Brad Friedman writes:

Now, the very judge who wrote the ruling in the original case later approved by the U.S. Supreme Court is abandoning ship, and directly admitting he got it completely wrong. That the only case of note used by supporters of this kind of voting restriction has now been pretty much disowned by the judge who wrote its majority decision is simply a remarkable development in this years-long battle.

A battle that continues today in North Carolina.

R is for Royalist

The Republican Party is acting out one of those dreary murder ballads with America. You know the ones, where the rejected suitor declares, “If I can’t have you, then no one can!” Then he murders the woman to put her out of his misery.

America, how we loved ye!

The Republican-led U.S. House voted last week to throw 4 million Americans off the Supplemental Nutrition Assistance Program (food stamps), largely on party lines. Then it voted 230-to-189 to shut down the government if Obamcare isn't defunded. Then Republicans threw a party.

At the National Review, Henry Olsen threw up his hands:

The conservative war on food stamps is the most baffling political move of the year. Conservatives have suffered for years from the stereotype that they are heartless Scrooge McDucks more concerned with our money than other people’s lives. Yet in this case, conservatives make the taking of food from the mouths of the genuinely hungry a top priority. What gives? And why are conservatives overlooking a far more egregious abuse of taxpayer dollars in the farm bill? [Emphasis by Jonathan Chait]

"It’s not baffling," writes Chait, nor a stereotype. "Indeed, it’s the only analysis that persuasively explains the facts."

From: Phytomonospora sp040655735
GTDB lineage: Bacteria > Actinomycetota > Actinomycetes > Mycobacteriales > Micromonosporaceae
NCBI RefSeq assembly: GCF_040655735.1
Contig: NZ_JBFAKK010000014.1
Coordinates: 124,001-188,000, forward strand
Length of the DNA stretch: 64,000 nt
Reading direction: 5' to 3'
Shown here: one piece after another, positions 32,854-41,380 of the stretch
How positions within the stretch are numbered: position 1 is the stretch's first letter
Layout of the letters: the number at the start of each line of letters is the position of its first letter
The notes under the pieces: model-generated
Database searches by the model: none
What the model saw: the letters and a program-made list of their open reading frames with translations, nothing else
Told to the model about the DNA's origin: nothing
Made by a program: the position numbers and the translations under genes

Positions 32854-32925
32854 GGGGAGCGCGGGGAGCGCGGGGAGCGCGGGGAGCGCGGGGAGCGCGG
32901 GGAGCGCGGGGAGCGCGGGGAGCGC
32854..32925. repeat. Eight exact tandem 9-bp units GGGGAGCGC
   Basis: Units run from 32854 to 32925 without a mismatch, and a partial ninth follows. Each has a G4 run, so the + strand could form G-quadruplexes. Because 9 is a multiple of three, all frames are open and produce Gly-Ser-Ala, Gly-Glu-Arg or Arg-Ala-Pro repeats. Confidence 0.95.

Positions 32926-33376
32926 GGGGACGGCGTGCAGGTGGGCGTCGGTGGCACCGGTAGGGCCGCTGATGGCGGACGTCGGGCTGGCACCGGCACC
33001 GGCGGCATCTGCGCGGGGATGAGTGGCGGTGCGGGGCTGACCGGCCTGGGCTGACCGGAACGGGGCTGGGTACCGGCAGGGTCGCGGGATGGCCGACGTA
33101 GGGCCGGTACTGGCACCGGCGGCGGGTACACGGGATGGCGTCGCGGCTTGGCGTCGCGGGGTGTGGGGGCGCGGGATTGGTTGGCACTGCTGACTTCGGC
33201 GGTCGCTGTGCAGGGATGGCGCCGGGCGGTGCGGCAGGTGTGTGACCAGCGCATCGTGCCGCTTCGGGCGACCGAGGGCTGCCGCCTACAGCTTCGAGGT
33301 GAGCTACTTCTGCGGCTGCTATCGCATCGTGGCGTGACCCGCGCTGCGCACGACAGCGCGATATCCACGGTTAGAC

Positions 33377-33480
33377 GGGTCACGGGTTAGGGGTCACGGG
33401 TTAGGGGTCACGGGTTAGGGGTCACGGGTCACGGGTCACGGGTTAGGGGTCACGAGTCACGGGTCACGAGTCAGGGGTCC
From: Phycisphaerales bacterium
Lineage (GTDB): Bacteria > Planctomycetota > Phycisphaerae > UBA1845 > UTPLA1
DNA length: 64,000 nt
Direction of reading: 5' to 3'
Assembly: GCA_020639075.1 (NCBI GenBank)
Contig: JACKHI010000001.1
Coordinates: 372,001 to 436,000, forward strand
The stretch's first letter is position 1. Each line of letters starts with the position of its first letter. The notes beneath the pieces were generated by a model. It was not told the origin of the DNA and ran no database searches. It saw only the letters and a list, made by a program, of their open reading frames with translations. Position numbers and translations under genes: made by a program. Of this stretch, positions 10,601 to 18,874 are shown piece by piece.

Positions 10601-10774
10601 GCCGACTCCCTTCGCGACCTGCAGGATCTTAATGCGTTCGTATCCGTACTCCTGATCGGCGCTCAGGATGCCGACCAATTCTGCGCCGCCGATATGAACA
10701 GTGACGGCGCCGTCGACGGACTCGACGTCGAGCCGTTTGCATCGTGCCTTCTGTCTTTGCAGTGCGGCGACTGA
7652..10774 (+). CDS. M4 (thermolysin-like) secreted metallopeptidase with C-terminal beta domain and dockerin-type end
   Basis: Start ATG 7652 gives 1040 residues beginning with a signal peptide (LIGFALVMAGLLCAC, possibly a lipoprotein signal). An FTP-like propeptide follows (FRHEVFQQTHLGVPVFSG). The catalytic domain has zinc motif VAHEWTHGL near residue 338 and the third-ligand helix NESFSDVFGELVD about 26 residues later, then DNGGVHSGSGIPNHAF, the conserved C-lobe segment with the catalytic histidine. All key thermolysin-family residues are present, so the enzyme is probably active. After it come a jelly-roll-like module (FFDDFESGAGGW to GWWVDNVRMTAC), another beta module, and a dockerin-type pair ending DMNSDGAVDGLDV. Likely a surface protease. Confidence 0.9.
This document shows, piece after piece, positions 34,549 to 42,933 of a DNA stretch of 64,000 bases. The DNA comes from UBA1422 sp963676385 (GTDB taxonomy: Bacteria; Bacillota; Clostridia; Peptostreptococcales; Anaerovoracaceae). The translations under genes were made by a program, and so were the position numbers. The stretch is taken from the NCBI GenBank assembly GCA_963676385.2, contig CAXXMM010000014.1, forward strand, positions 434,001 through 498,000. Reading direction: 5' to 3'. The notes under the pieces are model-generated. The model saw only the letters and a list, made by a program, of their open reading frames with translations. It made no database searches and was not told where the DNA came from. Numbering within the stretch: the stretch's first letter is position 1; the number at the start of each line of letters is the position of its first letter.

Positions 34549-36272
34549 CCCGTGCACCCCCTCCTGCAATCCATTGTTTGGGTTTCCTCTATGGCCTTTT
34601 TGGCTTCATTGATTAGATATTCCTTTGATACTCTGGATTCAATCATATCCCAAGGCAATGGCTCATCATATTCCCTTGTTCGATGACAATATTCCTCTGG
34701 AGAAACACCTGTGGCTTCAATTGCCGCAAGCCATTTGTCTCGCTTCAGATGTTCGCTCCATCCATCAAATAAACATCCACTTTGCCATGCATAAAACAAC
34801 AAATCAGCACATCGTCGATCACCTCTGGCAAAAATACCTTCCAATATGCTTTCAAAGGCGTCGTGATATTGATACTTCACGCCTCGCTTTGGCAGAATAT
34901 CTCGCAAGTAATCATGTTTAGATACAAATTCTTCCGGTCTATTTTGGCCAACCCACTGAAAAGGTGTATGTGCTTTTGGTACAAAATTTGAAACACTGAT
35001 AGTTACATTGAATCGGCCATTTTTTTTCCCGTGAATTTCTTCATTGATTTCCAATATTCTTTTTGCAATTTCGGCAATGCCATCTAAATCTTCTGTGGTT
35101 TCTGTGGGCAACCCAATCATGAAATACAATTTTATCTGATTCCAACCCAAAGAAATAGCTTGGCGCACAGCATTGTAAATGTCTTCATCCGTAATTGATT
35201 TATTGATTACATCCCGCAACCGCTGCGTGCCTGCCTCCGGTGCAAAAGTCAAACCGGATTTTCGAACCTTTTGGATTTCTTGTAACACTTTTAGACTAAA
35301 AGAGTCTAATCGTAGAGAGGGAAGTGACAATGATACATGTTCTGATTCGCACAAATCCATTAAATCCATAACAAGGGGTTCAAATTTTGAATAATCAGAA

NCGOP Decides To Shoot Their Own To Suppress Dem Votes


"You see? I kill my own men."

-- Mystery Men (1999): Evil is Cocky

Democrats rending their garments over the NCGOP's latest legislative caca del toro -- the Voter Information Verification Act (House Bill 589), the election "reform" bill -- have missed the real story. Fortunately for Republican leaders, so have their own supporters.

Plan or perish: If you don't, your adversary will

Recently I spoke with someone who suggested that Democrats should boycott working at polling places in 2014. That is, let the GOP screw up the election so royally that people will throw them out in 2016. This was the same sort of liberal who thought the left should express its displeasure with Obama and the Democrats by staying home in November 2010. That worked out well in North Carolina. For Art Pope.

Once again, that sort of liberal was recommending that we express our displeasure with the North Carolina Republicans by staying home in 2014.

Right.

So when will you actually show up?, I thought. When will you stand up and fight for the constitutional rights and interests of the people you think you represent? When do we show them that liberals are leaders worthy of their support, and good for doing something besides doing nothing?

NC Republicans ask voters: 'Who's your Daddy?'

Last fall, voters across North Carolina made their choices at the ballot box. In the next general election we will see whether they still like those they chose.

I recently read a post from state Sen. Thom Goolsby, R-New Hanover. He explains why he and Sen. Buck Newton, R-Wilson, introduced a bill taking away our choice to vote a straight ticket. Republicans like more choice in theory. Because freedom. But they insist on taking away this choice. Plus a few others.